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NASA's Mars Exploration Director To CBN News: Perseverance Will Reveal 'Sounds of Mars', One Step Toward Human Mission

This illustration provided by NASA shows the Mars rover Perseverance on the surface of Mars. (NASA/JPL-Caltech via AP)

On Thursday, NASA made its first landing on Mars in nearly a decade.  

The last rover, Curiosity, landed on the red planet back in 2013.  Its goal was to look for signs of water which scientists say it accomplished. This mission will search for signs of past life in preparation for sending U.S. astronauts to Mars.  

The name of this rover, Perseverance, was suggested by a student -- a fitting name for the times in which we live.

Eric Lanson, NASA's director of the Mars exploration program, sat down with CBN News to talk about why Perseverance is so important.


CBN News: "Let's start by asking, why is this next step in the Mars exploration program so significant?"

Lanson:  "This is a really cool mission. Perseverance is a great mission. What we look to do with each of our missions to Mars is build on things that we've learned in the past.  And this one in particular is going to study geology near the landing site, characterize the Martian environment, search for signs of ancient Martian life, and assess possible natural resources and hazards for potential future missions. In addition, scientists will use instruments aboard this mission to collect samples of rock and soil for potential return back to earth."

CBN News: "When you say that they're going to be collecting these samples, what's going to happen with them?"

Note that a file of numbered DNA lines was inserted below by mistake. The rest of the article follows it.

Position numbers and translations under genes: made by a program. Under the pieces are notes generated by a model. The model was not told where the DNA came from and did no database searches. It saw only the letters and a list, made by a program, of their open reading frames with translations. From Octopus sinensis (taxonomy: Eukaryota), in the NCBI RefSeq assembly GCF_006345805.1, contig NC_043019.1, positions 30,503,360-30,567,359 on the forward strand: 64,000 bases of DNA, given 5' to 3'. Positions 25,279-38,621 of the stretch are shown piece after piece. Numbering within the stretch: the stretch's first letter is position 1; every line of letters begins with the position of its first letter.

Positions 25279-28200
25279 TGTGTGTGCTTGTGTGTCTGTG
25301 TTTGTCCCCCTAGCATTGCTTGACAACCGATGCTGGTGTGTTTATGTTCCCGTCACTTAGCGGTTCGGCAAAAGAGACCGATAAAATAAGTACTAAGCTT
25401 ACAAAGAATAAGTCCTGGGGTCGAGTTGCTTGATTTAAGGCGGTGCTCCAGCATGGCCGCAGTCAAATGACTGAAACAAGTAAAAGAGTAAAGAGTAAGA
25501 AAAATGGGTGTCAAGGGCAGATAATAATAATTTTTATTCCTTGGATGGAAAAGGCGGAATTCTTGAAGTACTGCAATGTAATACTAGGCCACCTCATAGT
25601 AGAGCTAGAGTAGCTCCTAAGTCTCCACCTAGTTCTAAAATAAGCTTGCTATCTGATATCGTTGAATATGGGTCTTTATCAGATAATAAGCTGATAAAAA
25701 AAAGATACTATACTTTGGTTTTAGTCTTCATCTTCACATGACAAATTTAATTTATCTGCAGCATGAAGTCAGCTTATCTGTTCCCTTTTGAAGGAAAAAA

Lanson: "When they find ones that are very interesting, potentially showing signs of past life on Mars, they will conceal them in these containers. They will collect multiple samples, deposit them at a particular site on the surface of Mars, and then in the future, they will be brought back to earth."

CBN News: "What is the most difficult part of landing on Mars?"

Lanson: "It's what we call the seven minutes of terror. During that time the spacecraft enters the Martian atmosphere and it heats up its protective shell to over 2000 degrees Fahrenheit.  Fire thrusters are used to sustain correct orientation. It deploys a parachute. It locks on the landing site. It fires some more thrusters and then uses a sky crane to lower the rover down to the surface gently onto the surface of Mars. 

CBN News: "With this particular mission, scientists expect to be able to hear sounds on Mars for the first time.  How exciting is that?

Lanson: "It's really cool. In addition to other instruments, we'll also have two microphones onboard. So, we'll be able to hear a lot of the sounds that are happening during landing.  I'm really fascinated to hear that, as well as the ambient noise that happens on mars, you know the wind."

CBN News: "It is all exciting and it's extremely interesting, but for the average person, why is this exploration important? What difference will it make in our lives?"

Lanson:  "I think we can learn a lot about our own planet from Mars because there is a belief that Mars was very similar to Earth. That it was once a much more habitable type of environment and things changed there to what it is today. I think that important to us. Plus, I think that children get really excited as we all do about space exploration and Mars is just a fascinating place because it's not that far away and it has a lot of similarities to Earth."

Lanson says NASA's long-term goal is the ability for humans to travel to Mars by the 2030s. This mission helps to prepare for that. One key instrument on board is called Moxie, which will try to capture the Martian atmosphere and convert it to oxygen making it breathable for humans.

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